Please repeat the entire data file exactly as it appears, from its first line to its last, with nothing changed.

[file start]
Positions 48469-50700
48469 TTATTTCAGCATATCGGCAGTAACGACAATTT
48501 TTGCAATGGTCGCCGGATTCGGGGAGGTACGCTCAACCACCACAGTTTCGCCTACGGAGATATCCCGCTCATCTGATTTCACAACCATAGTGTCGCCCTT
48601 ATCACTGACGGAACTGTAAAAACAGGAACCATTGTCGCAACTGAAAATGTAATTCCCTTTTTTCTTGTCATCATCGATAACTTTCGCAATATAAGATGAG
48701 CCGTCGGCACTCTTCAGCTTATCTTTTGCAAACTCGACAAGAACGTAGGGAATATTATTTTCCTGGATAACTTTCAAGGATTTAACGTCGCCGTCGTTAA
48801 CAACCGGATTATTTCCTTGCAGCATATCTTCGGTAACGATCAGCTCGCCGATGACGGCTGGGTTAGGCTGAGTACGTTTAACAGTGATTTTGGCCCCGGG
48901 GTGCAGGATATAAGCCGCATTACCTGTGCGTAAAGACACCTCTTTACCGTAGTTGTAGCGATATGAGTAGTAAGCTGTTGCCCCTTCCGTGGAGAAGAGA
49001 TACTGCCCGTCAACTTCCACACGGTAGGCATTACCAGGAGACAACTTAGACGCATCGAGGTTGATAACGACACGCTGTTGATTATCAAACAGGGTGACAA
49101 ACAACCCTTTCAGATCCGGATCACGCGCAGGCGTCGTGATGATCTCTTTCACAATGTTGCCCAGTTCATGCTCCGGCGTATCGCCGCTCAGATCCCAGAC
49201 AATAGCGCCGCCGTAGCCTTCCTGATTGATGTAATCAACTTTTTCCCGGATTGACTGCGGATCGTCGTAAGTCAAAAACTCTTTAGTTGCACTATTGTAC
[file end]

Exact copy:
Positions 48469-50700
48469 TTATTTCAGCATATCGGCAGTAACGACAATTT
48501 TTGCAATGGTCGCCGGATTCGGGGAGGTACGCTCAACCACCACAGTTTCGCCTACGGAGATATCCCGCTCATCTGATTTCACAACCATAGTGTCGCCCTT
48601 ATCACTGACGGAACTGTAAAAACAGGAACCATTGTCGCAACTGAAAATGTAATTCCCTTTTTTCTTGTCATCATCGATAACTTTCGCAATATAAGATGAG
48701 CCGTCGGCACTCTTCAGCTTATCTTTTGCAAACTCGACAAGAACGTAGGGAATATTATTTTCCTGGATAACTTTCAAGGATTTAACGTCGCCGTCGTTAA
48801 CAACCGGATTATTTCCTTGCAGCATATCTTCGGTAACGATCAGCTCGCCGATGACGGCTGGGTTAGGCTGAGTACGTTTAACAGTGATTTTGGCCCCGGG
48901 GTGCAGGATATAAGCCGCATTACCTGTGCGTAAAGACACCTCTTTACCGTAGTTGTAGCGATATGAGTAGTAAGCTGTTGCCCCTTCCGTGGAGAAGAGA
49001 TACTGCCCGTCAACTTCCACACGGTAGGCATTACCAGGAGACAACTTAGACGCATCGAGGTTGATAACGACACGCTGTTGATTATCAAACAGGGTGACAA
49101 ACAACCCTTTCAGATCCGGATCACGCGCAGGCGTCGTGATGATCTCTTTCACAATGTTGCCCAGTTCATGCTCCGGCGTATCGCCGCTCAGATCCCAGAC
49201 AATAGCGCCGCCGTAGCCTTCCTGATTGATGTAATCAACTTTTTCCCGGATTGACTGCGGATCGTCGTAAGTCAAAAACTCTTTAGTTGCACTATTGTAC